When I came into the oil and gas industry in 1999, one of my first assignments as an ESP Field Engineer focused on optimizing challenging assets in remote locations. The process back then involved hours of driving from well site to well site to troubleshoot and stabilize ESP operation. Most assets had amp charts and switchboards, and a small percentage had variable speed drives (VSDs) and downhole monitoring tools. One of the most important lessons I learned during this period was making sure that control parameters for each asset were set for stable operation over time, because the next asset could be hundreds of miles away, which meant additional hours of travel if a previously visited asset faulted.
Much has changed over the years with the introduction of unconventional assets. VSDs and downhole monitoring tools are now standard equipment. Remote monitoring and control allows us to diagnose changes in system performance in real-time to fine-tune the ESP system for maximum production and reliability. What once took days of driving to reach a group of assets for performance analysis and optimization can now be accomplished remotely in a fraction of the time.
While these advancements have allowed us to drastically improve efficiency, they haven’t changed the fact that well performance is in constant flux and ESP parameters must be monitored and adjusted to match constantly changing conditions.
Nowhere is this more apparent than in unconventional assets where system performance must be aligned with decline curves, increasing gas oil ratios (GOR), and higher gas volume fractions (GVF). It is extremely important to achieve initial stable operation by starting up at an optimum speed, which keeps the ESP within the recommended range of operation, and controls the rate of drawdown. At Summit ESP, we accomplish this by working remotely with the technician on location at the initial start-up, and then by closely monitoring production data and draw down over time.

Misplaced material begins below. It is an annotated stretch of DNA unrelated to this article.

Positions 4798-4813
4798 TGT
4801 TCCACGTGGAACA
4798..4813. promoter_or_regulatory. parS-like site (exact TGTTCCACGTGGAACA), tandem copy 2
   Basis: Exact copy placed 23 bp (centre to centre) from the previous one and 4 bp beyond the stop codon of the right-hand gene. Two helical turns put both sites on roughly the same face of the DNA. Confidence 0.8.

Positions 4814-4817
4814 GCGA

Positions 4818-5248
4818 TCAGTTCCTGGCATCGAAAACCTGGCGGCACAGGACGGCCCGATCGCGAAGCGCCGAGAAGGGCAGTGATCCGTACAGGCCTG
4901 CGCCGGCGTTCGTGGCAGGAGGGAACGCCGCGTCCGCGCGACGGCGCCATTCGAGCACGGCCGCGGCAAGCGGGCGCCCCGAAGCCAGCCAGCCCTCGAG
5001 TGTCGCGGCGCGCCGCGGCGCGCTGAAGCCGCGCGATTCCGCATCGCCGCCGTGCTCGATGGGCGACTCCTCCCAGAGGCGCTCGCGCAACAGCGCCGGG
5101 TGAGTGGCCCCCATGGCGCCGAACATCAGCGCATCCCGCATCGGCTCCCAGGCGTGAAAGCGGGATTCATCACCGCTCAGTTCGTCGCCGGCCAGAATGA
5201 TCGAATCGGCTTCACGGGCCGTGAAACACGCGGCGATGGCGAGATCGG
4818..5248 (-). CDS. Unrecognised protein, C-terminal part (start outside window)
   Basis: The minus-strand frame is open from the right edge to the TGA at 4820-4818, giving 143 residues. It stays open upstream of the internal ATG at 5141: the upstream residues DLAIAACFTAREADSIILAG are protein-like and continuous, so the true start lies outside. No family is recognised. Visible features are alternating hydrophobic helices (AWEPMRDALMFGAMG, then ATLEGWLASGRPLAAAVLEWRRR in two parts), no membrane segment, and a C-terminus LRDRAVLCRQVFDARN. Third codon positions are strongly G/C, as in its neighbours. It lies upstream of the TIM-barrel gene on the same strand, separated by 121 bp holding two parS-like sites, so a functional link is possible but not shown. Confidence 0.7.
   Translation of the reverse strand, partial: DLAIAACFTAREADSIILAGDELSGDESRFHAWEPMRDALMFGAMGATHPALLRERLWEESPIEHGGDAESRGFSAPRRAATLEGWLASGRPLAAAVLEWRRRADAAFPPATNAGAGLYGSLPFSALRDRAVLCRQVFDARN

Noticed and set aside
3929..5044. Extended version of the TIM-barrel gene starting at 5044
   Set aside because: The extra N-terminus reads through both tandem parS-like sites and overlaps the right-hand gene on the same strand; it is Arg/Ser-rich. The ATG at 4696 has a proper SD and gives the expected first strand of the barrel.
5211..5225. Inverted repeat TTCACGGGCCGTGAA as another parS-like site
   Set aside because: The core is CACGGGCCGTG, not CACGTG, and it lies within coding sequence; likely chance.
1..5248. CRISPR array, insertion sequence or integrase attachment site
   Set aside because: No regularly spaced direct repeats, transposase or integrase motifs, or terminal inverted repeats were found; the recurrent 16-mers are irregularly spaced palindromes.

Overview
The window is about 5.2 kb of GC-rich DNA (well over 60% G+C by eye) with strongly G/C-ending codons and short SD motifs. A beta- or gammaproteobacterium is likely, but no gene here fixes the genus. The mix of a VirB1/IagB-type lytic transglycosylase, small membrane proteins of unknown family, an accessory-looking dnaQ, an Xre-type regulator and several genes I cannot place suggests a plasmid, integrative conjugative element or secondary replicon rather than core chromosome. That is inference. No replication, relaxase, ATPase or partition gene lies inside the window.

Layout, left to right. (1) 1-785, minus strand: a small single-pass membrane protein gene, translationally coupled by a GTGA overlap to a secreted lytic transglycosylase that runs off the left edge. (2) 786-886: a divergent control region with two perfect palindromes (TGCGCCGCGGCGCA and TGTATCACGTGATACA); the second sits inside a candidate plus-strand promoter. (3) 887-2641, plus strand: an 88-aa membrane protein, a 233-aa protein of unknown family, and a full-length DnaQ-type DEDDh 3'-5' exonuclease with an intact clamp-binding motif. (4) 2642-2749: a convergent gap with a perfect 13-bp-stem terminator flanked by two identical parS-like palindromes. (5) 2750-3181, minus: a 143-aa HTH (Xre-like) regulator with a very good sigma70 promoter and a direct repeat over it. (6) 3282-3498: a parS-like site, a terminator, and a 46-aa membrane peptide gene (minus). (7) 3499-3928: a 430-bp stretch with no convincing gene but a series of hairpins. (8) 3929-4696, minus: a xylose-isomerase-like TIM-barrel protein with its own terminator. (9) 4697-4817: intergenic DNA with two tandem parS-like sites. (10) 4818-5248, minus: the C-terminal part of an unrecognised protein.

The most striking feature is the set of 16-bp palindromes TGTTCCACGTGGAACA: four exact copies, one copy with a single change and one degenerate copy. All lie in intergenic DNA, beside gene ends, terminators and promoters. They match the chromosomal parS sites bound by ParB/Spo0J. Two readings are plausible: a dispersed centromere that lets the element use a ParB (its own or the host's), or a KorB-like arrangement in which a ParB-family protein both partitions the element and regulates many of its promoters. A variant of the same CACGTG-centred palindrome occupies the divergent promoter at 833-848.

Part of the Summit ESP Gold Standard of Service is working with the operator to ensure optimum ESP operation at all times. This collaborative approach yields increased production and run time. Motor cooling, pump load, and casing/tubing pressures in real-time provide information to adjust the system to optimize asset performance.
Figure 1 trend data illustrates stable operation achieved using this approach. Key performance indicators (KPI) include production data analysis, system uptime evaluation, and stable system operation.
In summary, Digital Oilfield capabilities like remote monitoring are improving our ability to maximize production from unconventional assets. However, careful trend analysis and good old-fashioned fine-tuning of the ESP system over time are still required to ensure optimal operation 24/7. That’s why at Summit ESP, we’ve adopted the mentality that “optimization never sleeps”.
Mr. Harryman’s experience includes work as field service manager, applications engineer, and artificial lift optimization specialist at Schlumberger (Reda), Borets-Weatherford and now with Halliburton Artificial Lift.